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Carol M Robert

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This article is part of the Tobacco portal on Sourcewatch funded from 2006 - 2009 by the American Legacy Foundation.

Mrs. Carol M Robert of the Cash for Comments Economists Network made a lot of money providing the production services for the many op-ed articles that the various professors of journalism generated in working as a propaganda mill for the tobacco industry. She made about $750 a time, while the professor only received payment of about $1000 for having written the piece.

She worked as a secretary for the Center for Study of Public Choice which Robert Tollison ran at George Mason University. Her co-worked Elizabet A Masaitis, was also involved, at a lesser degree.

DISAMBIGUATION:
  • Mrs. Carol M Robert worked on a regular basis for the Center for Study of Public Choice which was located on the campus of George Mason University. The Director, Professor Robert Tollison used her as the production coordinator on the Cash for Comments Economists Network that he ran with James Savarese for the Tobacco Institute. Her surname Robert didn't have a terminating 'S' but this was often mistakingly applied.
  • RJ Reynolds also had a Carol Roberts who was involved in their Purchasing department, which means the archives have many documents generated by her.
  • There was a Carol Roberts, a chain-smoking County Commissioner who like to defy the Florida Clean Indoor-Air Act.
  • Another Carol Roberts complained to the Newark Star-Ledger that the Hackensack Medical Center was still choking its workers with smoke, despite the smoke-free ordinance. She was given a smoke-free job in the pharmacy.

Documents & Timeline

See the Cash for Comments Economists Network and the Document Index


1985 See the Center for Study of Public Choice Annual Report. [1]


1989 See the Center for Study of Public Choice Annual Report. [2]


1992 Robert Tollison and Richard Wagner have published their "The Economics of Smoking". Now that the Master Settlement Agreement has released millions of tobacco industry document, there's little point on concealing the relationship. So, unlike their previous publishings, this tome gives credit to both the Tobacco Institute and Carol Roberts.

This manuscript was produced under a grant from The Tobacco Institute. The views expressed are those of the authors and not necessarily those of the Institute or its member companies. We are grateful to Mrs. Carol Robert for her unfailing and unflappable assistance in the preparation and typesetting of the manuscript.[3]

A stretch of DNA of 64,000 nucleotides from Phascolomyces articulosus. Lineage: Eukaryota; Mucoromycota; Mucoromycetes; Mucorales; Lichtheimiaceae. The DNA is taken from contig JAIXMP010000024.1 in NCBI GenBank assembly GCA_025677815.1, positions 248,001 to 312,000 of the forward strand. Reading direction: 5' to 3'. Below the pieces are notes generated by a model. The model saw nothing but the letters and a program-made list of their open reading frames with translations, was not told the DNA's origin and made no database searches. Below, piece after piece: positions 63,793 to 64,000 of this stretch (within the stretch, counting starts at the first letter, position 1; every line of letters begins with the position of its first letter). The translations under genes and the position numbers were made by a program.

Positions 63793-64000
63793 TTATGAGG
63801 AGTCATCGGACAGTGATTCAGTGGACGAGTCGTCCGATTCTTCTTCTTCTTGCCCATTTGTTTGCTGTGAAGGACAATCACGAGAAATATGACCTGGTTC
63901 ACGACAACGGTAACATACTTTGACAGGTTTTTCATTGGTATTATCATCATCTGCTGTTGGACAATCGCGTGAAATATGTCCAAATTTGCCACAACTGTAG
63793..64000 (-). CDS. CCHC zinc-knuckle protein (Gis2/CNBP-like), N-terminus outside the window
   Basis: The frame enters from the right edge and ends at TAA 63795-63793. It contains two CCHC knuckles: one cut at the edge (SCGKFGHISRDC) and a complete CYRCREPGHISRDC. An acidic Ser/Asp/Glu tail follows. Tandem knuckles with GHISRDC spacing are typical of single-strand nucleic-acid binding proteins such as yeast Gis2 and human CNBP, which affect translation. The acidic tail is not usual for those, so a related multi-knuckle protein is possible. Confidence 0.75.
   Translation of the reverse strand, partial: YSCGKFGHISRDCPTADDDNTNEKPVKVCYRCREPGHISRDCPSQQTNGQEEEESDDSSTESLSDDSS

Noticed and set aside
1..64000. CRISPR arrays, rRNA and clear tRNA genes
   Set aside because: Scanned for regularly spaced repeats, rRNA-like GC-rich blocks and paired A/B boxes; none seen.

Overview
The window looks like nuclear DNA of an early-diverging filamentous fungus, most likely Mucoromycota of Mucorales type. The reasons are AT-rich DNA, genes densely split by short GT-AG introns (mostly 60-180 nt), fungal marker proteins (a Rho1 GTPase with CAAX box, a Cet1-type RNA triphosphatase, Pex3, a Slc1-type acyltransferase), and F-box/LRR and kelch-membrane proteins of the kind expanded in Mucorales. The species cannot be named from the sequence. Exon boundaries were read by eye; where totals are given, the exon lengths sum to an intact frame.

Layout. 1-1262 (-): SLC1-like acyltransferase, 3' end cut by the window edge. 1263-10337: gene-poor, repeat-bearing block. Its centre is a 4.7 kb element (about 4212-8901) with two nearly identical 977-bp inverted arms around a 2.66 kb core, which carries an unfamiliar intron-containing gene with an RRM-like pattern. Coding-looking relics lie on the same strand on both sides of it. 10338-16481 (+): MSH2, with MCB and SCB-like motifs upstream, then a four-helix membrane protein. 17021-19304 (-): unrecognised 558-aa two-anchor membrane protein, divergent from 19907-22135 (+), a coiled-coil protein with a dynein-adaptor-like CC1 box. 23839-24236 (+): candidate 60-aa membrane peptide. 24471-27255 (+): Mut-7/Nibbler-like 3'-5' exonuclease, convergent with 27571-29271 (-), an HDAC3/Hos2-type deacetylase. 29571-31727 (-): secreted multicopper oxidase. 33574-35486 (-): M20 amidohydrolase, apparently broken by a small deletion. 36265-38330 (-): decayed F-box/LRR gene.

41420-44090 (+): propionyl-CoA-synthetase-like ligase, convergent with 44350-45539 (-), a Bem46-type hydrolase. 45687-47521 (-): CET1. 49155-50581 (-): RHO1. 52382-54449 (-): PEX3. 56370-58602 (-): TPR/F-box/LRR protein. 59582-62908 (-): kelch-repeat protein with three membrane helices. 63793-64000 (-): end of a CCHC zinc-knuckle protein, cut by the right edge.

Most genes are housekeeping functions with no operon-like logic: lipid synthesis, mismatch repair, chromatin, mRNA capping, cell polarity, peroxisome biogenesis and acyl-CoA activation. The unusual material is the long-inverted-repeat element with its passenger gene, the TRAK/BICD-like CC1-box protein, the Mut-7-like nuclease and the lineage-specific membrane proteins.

At least they are half-honest.

There are some great quotes in this book if you bother to read it. However there's no admission that the authors every got it wrong, or that she and they surreptitiously worked most of their lives for the tobacco industry, and reaped a modest fortune from the pockets of those addicted to nicotine. Quote:

  • More than 90 percent of Medicare beneficiaries are over age 65--an age group in which only 16 percent are smokers. Even if it is assumed that smoking harms health, there is no valid basis for claiming that smokers place an above-average demand on Medicare.
Cowell and Hirst (1980) estimate that smokers have a life expectancy that is 7.3 years less than that of nonsmokers. If one assumes such figures are accurate, they suggest that smokers should be taxed less for lifetime health insurance--and Medicare is a form of open-ended, lifetime health insurance.
It would be a reasonable assumption that the reasons only 16% of the aged are smokers, is a) many smokers have died prematurely. b) lung cancer and coronary bypass operations don't come cheap. c) those who have survived their cancer of the lung operations and coronary by-passes have now given up under medical advice. d) passive smoking will have also killed a large number of non-smokers. e) the cost burden on survivors may now fall on their spouses, and others in the family f) what about house fires, bush fires, etc... etc.

The ideology behind this Public Choice libertarian accounting mentality is that society is about money, not that it is about living a comfortable and productive life, and helping others do the same.


1994 The CSPC now drops the tobacco research and propaganda. But a Carol M Roberts turns up working for RJ Reynolds in its Packaging logistics section. There is no evidence that this is the same person, but the timing is intriguing.


Curiousity/Coincidence: We make no comment about this 2016 entry.

Carol M. Roberts is Professor in the University of La Verne’s Doctoral Program in Organizational Leadership where she advises doctoral students, chairs dissertations, and teaches research plus a variety of courses focused on leading organizations. Carol is a speaker, consultant, and seminar leader specializing in organizational and team development, strategic planning, conflict resolution, coaching, and personal mastery. She has been a trainer for the California School Leadership Academy and the California School Boards Association. She received her doctoral degree in planning, policy, and administration from the University of Southern California. Carol served on the Executive Board for the Southern Counties Women in Educational Management and was awarded its Woman of the Year award.